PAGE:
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New York Announces Creation of Consumer Protection and Financial Enforcement Division

Posted By USFN, Wednesday, July 17, 2019
Updated: Monday, July 15, 2019

Megan K. McNamara, Esq.
Berkman, Henoch, Peterson, Peddy & Fenchel, PC
USFN Member (NY)



The New York Department of Financial Services (“DFS”) announced the creation of the Consumer Protection and Financial Enforcement Division (“CPFED”) on April 29, 2019.  In the press release, Linda Lacewell, the acting DFS Superintendent, stated that the CPFED would be a “powerhouse” that combines seven previously separate units and departments into one united division under the leadership of Katherine A. Lemire, the newly appointed Executive Deputy Superintendent. The seven departments that are now consolidated into the CPFED include the Enforcement Division, the Investigations and Intelligence Division, the Civil Investigations Unit, the Producers Unit, the Consumer Examinations Unit, the Student Protection Unit, and the Holocaust Claims Processing Office.

Lacewell stated in the press release that the purpose of the CPFED is to protect and educate consumers against consumer fraud. In addition, the department will enforce state and federal law with respect to banking, insurance, and financial services. The press release specifically stated that the CPFED “is also responsible for developing investigative leads and intelligence in furtherance of the Department’s efforts to enforce the Banking, Insurance and Financial Services laws, with particular focus on the review and response to cybersecurity events and the development of supervisory, regulatory and enforcement policy and direction in the area of financial crimes.”


The creation of the CPFED appears to be a reaction to what is perceived by DFS as a policy shift within the Consumer Financial Protection Bureau (“CFPB”) to be friendlier to the financial services industry leaders. Notably, in January 2018, then DFS Superintendent, Maria Vullo said, “I am disappointed by the new administration’s sudden policy shift, which is clearly intended to undermine necessary national financial services regulation and enforcement.”

Vullo further stated that “DFS remains committed to its mission to safeguard the financial services industry and protect New York consumers, and will continue to lead and take action to fill the increasing number of regulatory voids created by the federal government.”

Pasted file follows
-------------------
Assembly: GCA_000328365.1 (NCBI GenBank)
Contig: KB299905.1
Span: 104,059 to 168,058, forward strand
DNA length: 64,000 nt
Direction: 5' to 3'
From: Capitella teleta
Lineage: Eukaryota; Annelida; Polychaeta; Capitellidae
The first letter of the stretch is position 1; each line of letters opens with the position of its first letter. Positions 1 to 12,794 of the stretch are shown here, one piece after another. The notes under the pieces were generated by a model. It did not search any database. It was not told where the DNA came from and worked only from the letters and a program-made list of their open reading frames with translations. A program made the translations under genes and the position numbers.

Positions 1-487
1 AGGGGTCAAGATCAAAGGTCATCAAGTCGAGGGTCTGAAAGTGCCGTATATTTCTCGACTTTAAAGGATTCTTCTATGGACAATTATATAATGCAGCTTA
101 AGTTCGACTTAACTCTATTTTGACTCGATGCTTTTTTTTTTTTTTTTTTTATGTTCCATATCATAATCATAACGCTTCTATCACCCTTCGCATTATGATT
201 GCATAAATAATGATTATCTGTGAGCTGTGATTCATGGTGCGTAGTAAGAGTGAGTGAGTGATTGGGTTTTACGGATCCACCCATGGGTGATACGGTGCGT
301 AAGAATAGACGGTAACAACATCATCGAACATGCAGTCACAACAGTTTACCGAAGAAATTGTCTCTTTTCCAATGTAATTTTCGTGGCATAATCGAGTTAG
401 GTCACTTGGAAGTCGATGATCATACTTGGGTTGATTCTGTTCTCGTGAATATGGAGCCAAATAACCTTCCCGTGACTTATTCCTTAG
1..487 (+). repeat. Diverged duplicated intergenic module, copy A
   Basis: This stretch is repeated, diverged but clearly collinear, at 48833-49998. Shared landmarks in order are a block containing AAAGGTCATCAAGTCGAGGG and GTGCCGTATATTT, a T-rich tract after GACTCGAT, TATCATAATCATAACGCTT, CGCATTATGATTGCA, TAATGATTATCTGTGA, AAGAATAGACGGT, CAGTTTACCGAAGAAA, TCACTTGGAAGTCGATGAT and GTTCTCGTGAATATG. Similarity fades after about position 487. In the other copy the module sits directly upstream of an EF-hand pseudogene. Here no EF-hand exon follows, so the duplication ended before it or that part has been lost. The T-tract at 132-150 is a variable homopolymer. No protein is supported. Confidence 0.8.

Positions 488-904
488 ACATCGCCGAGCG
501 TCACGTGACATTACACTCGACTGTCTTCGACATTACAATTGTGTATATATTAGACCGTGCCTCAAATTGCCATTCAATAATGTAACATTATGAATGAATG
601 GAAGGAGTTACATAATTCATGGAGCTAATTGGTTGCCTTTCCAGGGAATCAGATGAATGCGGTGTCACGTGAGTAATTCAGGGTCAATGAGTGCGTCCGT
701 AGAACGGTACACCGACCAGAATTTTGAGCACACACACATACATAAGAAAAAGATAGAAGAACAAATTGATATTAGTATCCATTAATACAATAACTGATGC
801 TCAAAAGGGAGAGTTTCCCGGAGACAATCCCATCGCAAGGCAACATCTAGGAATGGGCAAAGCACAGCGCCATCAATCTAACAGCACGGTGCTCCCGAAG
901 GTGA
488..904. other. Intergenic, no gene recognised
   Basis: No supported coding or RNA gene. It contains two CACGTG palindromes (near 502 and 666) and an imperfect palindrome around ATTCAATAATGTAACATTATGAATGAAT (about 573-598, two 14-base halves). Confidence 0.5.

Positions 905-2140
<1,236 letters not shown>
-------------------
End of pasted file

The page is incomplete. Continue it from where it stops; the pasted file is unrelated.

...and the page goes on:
Since January 2018, the scene and its players have changed dramatically.  Specifically, Vullo left her position as DFS Superintendent, with Lacewood taking over, and the CFPB appointed Kathy Kraninger as its director in place of acting director Mick Mulvaney. This shakeup is expected to have a dramatic impact on the shape of both CFPB and DFS. As a result, mortgage servicers and their lawyers may be paying close attention to the climate change and the affect that it will have on the foreclosure process.

In late 2016, New York State implemented new regulations with respect to vacant and abandoned properties, also known as “zombie-houses.” These regulations put greater requirements on lenders and mortgage servicers to secure and maintain vacant properties that are in foreclosure. In addition, the failure to comply came with the potential for substantial fines from DFS. The creation of the CPFED is likely to yield additional regulations in line with the zombie-house initiative, and as such, will likely lead to foreclosure actions being a prime focus of the division.    

While it is hard to predict the direction of this newly created department, it is expected to involve cybersecurity. DFS promulgated 23 NYCRR Part 500, a regulation establishing cybersecurity requirements for financial services companies, which took effect March 1, 2017.  These requirements may affect how the CPFED will focus its efforts on enforcing these regulations as DFS did with zombie-houses.

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